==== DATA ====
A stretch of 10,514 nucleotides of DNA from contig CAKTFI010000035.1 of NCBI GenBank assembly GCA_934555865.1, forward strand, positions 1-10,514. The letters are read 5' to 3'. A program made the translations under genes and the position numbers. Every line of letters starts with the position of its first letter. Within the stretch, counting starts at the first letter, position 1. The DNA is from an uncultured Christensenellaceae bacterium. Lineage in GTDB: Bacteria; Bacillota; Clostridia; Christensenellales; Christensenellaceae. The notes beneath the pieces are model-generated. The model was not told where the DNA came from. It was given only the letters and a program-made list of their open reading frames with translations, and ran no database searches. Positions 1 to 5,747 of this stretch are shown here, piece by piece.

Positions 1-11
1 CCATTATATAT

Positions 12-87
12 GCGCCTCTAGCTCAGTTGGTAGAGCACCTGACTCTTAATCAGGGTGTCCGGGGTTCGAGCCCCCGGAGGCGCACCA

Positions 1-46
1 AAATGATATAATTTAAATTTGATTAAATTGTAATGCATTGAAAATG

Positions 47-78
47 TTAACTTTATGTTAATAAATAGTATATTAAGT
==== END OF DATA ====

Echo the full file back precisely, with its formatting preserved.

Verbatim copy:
A stretch of 10,514 nucleotides of DNA from contig CAKTFI010000035.1 of NCBI GenBank assembly GCA_934555865.1, forward strand, positions 1-10,514. The letters are read 5' to 3'. A program made the translations under genes and the position numbers. Every line of letters starts with the position of its first letter. Within the stretch, counting starts at the first letter, position 1. The DNA is from an uncultured Christensenellaceae bacterium. Lineage in GTDB: Bacteria; Bacillota; Clostridia; Christensenellales; Christensenellaceae. The notes beneath the pieces are model-generated. The model was not told where the DNA came from. It was given only the letters and a program-made list of their open reading frames with translations, and ran no database searches. Positions 1 to 5,747 of this stretch are shown here, piece by piece.

Positions 1-11
1 CCATTATATAT

Positions 12-87
12 GCGCCTCTAGCTCAGTTGGTAGAGCACCTGACTCTTAATCAGGGTGTCCGGGGTTCGAGCCCCCGGAGGCGCACCA

Positions 1-46
1 AAATGATATAATTTAAATTTGATTAAATTGTAATGCATTGAAAATG

Positions 47-78
47 TTAACTTTATGTTAATAAATAGTATATTAAGT